Thursday, January 26, 2017

Baltimore Museum of Art

     One of my many reasons for choosing Loyola was all of the opportunities that Baltimore has to offer. I had heard many great things from friends who have visited the Baltimore Museum of Art, so I was very excited to hear that I would be going. When walking around the museum I noticed that I preferred paintings to sculptures. All of the pictures that I took were of framed paintings. The modern art exhibits were not as appealing to me, they were very simple and had little to examine further than at first glance. I felt like they were to simplistic and could have been created quickly with little thought. I often feel the need to be distracted and the paintings provide more to look at. Within the paintings there were lots of little details to notice, instead of staring a piece wood with a hole in it.  That being said,  I preferred the complexity of art from the 19th century.

Views of St. Lazare Railway Station, Paris by Norbert Goeneutte
     Pictured above is Norbert Goeneutte's painting "Views of St. Lazare Railway Station," my favorite part of this painting is the simple color palette. At first glance, the gray and brown colors reveal a dreary mood. The bridge in the middle provides a horizontal break in the painting, while the vertical clouds of smoke add a contrary smoke. When examining this painting I cannot help but wonder what is going on. I think that the smoke is from industrial Paris. I really like the way that this image shows another side to Paris. Traditionally when an image of Paris comes to mind I assume that it is infront of the Eiffel tower, however, this piece of work exposes an industrial side of Paris. 

Basket of Fruit by Pierre Bonnard
     The simplicity of "Basket of Fruit" by Pierre Bonnard is what makes the image beautiful. The horizontal line about two thirds down the page shows a plain gray space that could be a table. In the background is a centered vertical line that divides the background into two colors. Then there is the basket of fruit. The title is straightforward to the image revealing the importance and focus of the art. When standing there looking at it I thought about the significance of the basket being centered. I like the way that there are no distractions. In my house, baskets of fruit (occasionally baskets of candy)  are often a centerpiece to the bustling kitchen table. By seeing the basket in a plain background I was able to appreciate the beauty of the basket. The fruit are all different and unique, so it does not matter if they are perfect. Is there really a perfect fruit?? Each fruit is from nature and nature is unique.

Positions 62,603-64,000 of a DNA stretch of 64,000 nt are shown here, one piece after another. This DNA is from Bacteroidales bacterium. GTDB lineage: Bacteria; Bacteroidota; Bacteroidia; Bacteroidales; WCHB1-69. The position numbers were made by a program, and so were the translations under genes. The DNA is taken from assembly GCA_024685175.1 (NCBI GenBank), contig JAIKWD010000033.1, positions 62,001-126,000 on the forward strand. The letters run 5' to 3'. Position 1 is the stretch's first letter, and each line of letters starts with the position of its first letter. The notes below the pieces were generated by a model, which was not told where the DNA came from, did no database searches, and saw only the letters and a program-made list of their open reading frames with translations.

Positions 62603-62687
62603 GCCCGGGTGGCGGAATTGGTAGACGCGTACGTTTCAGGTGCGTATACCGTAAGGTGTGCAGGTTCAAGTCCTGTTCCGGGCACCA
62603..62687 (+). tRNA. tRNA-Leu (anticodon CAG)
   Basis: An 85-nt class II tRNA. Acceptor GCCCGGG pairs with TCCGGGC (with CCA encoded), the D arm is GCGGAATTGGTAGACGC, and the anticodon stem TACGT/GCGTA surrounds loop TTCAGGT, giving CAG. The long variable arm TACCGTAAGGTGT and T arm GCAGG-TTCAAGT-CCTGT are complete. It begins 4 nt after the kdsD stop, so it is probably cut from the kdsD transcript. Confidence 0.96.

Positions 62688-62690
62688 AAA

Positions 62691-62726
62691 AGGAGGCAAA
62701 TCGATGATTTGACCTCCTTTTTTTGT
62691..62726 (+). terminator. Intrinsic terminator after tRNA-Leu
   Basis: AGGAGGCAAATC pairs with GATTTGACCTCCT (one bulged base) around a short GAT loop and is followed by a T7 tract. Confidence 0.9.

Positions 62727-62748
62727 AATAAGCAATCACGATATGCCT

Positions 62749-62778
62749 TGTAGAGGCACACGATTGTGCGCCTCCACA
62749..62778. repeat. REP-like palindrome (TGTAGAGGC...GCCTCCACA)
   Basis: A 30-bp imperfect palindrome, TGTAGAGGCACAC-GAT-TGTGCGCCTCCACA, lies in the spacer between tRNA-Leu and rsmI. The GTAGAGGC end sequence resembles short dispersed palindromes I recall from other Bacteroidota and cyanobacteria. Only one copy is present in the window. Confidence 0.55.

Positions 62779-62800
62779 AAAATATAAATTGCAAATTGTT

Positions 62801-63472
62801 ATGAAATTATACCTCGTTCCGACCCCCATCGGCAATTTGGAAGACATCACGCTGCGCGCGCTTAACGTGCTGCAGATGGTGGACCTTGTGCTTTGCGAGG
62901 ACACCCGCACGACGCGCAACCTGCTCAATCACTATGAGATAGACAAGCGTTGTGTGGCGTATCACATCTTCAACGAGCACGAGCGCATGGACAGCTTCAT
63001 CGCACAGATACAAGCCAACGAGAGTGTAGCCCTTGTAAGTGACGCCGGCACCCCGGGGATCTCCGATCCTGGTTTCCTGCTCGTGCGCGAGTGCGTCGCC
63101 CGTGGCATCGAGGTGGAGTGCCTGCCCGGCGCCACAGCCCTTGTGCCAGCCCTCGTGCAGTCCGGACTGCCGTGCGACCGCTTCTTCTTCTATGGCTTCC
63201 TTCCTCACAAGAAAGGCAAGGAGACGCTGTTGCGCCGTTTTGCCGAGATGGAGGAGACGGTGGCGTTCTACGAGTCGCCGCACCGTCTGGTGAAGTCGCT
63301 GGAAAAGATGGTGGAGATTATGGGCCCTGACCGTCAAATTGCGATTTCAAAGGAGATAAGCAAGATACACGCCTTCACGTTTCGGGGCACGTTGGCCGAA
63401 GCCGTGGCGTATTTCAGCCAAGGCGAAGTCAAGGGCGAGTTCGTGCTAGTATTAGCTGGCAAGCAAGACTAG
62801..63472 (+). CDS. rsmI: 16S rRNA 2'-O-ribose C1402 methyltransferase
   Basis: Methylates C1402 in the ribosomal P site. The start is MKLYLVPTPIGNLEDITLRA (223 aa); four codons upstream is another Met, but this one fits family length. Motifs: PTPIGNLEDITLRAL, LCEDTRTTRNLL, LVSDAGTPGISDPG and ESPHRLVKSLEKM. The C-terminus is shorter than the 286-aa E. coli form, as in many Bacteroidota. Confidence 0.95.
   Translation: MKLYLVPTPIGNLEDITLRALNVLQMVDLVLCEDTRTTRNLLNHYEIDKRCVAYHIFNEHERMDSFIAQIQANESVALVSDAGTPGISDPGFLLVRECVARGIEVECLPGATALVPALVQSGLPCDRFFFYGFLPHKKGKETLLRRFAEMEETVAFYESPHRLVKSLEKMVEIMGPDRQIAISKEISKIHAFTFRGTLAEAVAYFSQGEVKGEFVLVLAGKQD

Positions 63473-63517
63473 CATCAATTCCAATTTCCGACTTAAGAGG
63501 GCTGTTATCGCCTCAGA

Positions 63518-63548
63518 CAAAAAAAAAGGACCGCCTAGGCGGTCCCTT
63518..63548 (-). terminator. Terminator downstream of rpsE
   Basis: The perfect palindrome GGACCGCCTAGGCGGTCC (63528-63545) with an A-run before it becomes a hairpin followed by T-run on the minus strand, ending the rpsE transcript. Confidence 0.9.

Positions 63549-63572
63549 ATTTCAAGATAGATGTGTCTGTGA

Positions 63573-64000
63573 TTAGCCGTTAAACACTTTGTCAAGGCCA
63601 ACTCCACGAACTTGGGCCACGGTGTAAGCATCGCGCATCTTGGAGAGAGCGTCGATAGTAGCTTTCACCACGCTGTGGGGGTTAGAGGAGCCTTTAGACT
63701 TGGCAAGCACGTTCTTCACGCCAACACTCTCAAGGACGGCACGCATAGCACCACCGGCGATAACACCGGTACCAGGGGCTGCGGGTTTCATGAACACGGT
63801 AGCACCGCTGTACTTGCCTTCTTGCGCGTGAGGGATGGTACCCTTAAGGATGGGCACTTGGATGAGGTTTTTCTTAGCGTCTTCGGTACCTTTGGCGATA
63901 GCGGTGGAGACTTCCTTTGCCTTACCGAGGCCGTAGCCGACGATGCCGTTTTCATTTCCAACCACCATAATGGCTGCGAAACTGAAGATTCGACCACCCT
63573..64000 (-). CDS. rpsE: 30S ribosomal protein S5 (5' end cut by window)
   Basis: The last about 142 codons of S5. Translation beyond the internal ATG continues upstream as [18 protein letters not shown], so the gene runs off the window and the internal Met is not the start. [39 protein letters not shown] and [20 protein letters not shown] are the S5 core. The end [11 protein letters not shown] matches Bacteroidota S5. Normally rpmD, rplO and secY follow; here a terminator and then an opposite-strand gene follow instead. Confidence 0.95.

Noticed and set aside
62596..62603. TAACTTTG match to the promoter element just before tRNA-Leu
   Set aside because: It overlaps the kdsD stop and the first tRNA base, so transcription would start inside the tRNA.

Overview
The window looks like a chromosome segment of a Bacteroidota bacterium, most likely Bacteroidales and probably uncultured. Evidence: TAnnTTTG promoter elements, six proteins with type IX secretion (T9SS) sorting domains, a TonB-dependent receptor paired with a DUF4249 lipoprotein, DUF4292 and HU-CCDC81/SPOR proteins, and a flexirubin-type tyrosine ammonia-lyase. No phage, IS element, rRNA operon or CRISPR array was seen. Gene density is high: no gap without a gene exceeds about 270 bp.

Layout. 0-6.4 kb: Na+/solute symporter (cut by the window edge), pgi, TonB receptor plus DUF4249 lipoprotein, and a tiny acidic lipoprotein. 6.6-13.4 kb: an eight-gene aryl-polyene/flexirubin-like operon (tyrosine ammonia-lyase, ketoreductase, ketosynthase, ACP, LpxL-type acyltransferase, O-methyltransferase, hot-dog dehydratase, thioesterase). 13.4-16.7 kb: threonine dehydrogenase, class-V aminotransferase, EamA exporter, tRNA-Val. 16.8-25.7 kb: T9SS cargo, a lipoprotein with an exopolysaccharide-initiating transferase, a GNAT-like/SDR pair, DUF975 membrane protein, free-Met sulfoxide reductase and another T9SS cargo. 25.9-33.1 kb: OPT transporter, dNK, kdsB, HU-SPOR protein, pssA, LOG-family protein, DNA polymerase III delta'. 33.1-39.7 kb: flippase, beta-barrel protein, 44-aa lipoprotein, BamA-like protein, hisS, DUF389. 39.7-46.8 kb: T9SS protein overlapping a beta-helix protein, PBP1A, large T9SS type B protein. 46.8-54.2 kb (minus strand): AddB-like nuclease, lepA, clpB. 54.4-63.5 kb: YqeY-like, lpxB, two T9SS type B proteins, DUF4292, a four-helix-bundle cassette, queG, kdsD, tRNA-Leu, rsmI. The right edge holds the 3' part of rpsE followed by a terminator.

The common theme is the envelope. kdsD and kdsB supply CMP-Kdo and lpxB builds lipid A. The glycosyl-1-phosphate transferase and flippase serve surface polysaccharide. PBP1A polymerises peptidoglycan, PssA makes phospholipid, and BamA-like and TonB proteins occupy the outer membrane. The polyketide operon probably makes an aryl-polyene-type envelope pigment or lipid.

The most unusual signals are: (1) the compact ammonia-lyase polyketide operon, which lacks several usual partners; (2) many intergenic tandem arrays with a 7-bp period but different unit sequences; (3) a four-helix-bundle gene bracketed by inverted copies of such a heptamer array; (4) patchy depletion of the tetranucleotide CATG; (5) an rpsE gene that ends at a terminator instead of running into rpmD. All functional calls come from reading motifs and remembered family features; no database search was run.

The Earth and the Air by Yves Tanguy
     "The Earth and the Air" by Yves Tanguy shows a lot of impressive technique. The seemingly random assortment of objects at the bottom encourages a lot of thought and it is also really representative of its time. The clouds at the top provide a sharp contrast to the bottom in both color and lines. The blending of the clouds evokes a very different feeling from the land at the bottom. It reminds me of the peace among chaos. 

     Overall, my visit to the Baltimore Museum of Art served as another opportunity to emerge myself in local culture. My favorite artist was Pierre Bonnard. When reading the description of his style I learned that he likes to leave empty spaces in the middle. I am curious how this would work in other paintings. It seems so natural in the fruit basket.

Tuesday, January 24, 2017

Calvino Article Review

     Visibility by Italo Calvino discusses the two kinds of imagination. The first kind of imagination is the one that starts at words and ends at visual. The second kind of imagination has the opposite journey it starts at visual and ends at words. I find this to be an interesting idea. Upon reflection I can see the two different ideas have both been used in my various sections of my life. Playing lacrosse in high school before all of my games I would visualize winning. One particular game stands out to me, our county semi-final against New Providence. All week I visualized the feeling of winning and moving on in the tournament. This greatly helped my performance on the day of the event. I played just as I visualized I would. Visualizing a victory in lacrosse and other aspects of my life has helped me practice mind over matter in order to have more confidence and courage. I have also used the words to visual imagination in my life. When writing a paper, I write down the steps in an outline to then create the final paper. Personally, I find visualization and then action to be more common in my life.